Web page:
Psychology graduate student matt hall is wired for sleep; a short nap that typically has a big effect on his performance.
"I'm trying to get through a paper and I'm just finding myself not processing at all. I'll just go ahead and take a nap," he said.
Now a study of hall and 76 other volunteers shows that napping enhances creative problem solving, but only if the nap includes REM sleep, the stage when dreams occur.
"This is the first time that REM sleep has been shown to be directly connected to a boost in creativity. And also, that this is done in a day time nap," said University of San Diego sleep researcher Sara Mednick, PhD.
Mednick gave volunteers a creative problem solving test in the morning and again in the afternoon. Some volunteers got a nap in between, while brain wave monitors recorded their sleep stages.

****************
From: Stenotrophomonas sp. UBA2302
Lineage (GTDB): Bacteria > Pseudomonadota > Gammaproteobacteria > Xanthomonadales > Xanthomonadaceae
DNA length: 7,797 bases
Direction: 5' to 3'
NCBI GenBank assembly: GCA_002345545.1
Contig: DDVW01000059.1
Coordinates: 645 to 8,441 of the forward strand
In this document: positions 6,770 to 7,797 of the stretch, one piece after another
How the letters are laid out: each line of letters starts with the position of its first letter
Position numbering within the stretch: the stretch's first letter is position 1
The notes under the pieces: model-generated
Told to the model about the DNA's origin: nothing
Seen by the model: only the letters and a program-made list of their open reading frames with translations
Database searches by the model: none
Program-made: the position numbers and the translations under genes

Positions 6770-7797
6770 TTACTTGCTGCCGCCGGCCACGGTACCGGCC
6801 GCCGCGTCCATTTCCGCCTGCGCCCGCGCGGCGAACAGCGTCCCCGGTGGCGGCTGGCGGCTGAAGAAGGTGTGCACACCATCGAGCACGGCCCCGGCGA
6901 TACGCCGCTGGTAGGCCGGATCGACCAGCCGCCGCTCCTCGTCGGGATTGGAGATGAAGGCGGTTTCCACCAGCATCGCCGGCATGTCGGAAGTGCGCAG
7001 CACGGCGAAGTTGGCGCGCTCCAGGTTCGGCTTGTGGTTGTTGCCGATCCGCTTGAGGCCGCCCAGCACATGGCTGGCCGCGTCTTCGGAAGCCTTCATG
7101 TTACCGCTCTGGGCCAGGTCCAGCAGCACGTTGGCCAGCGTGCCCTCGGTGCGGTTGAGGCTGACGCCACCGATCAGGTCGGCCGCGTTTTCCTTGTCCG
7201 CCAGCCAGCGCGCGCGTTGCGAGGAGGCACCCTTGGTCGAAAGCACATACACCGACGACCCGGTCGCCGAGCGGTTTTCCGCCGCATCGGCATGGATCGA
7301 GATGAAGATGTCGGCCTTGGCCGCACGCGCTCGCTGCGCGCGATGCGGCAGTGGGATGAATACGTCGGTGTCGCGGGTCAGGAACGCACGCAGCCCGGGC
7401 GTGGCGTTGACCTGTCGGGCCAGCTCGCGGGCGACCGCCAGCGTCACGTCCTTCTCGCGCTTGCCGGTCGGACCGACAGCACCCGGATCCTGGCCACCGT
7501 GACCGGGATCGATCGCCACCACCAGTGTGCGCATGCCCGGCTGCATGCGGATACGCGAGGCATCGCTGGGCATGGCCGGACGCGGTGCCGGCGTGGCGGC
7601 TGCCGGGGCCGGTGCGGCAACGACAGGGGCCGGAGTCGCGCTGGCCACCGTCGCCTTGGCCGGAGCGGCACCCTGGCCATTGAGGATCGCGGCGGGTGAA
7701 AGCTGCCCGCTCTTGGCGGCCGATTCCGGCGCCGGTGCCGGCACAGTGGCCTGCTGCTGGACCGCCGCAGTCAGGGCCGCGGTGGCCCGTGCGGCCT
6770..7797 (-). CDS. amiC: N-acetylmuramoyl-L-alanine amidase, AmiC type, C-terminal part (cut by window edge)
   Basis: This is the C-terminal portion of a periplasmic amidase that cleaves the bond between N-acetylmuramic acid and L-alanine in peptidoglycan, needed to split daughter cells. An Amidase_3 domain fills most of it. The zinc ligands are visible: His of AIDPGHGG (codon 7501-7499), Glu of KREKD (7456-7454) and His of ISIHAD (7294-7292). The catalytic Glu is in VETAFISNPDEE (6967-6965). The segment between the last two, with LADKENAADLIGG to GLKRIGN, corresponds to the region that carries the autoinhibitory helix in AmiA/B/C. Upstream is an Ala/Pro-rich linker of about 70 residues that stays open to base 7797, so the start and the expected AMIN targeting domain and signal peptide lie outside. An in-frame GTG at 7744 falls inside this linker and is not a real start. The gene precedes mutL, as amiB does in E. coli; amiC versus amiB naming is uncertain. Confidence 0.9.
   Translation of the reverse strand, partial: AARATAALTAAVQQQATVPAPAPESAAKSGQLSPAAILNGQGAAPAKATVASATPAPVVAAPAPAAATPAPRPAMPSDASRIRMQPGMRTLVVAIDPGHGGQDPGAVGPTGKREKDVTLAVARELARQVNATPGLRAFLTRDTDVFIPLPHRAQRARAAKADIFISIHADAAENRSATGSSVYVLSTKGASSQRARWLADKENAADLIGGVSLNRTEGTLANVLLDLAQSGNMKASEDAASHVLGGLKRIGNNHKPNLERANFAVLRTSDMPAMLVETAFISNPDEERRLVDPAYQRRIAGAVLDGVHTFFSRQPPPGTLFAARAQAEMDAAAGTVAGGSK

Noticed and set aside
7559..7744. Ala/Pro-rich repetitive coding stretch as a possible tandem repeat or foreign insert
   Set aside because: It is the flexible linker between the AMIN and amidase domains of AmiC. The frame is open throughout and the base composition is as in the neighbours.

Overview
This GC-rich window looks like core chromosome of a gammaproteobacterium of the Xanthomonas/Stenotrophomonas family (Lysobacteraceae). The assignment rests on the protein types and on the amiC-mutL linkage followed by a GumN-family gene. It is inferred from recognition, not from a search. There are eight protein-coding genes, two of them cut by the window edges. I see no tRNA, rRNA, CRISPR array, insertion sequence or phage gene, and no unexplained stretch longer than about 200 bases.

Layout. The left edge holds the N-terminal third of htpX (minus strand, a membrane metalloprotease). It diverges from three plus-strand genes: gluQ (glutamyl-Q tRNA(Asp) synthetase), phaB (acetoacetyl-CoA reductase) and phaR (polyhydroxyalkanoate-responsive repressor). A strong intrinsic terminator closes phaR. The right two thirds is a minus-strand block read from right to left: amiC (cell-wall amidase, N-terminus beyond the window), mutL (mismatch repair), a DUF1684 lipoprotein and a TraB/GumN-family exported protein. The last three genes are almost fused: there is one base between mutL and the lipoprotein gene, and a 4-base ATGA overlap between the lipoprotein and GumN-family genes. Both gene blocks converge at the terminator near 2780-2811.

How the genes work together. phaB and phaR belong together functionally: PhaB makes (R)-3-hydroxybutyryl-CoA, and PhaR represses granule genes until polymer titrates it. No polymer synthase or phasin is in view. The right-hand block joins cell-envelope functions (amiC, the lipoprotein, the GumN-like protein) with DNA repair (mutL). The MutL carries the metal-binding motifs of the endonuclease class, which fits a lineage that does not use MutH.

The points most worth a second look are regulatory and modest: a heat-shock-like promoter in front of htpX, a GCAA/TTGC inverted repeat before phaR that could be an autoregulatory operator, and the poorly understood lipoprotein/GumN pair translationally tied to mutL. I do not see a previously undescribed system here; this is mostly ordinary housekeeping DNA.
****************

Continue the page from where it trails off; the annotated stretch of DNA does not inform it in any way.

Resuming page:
Mednik's team documented that only the volunteers who got REM sleep improved their performance.
She believes during REM sleep, information flows freely between brain networks.
"And this is similar to what happens during dreams, you have these dreams, very fancifull, very bizarre. You can't quite figure out how these ideas are connected, but it's likely this is the same process," said Mednick, PhD.
Mednick says typically, only those naps longer than 60 minutes include REM sleep. Those short, seemingly restful naps actually didn't provide any real benefit.
One other note: the study also showed that the REM sleep did nothing to improve the memory capabilities among the volunteers -- only their ability to make creative associations between the information on the tests.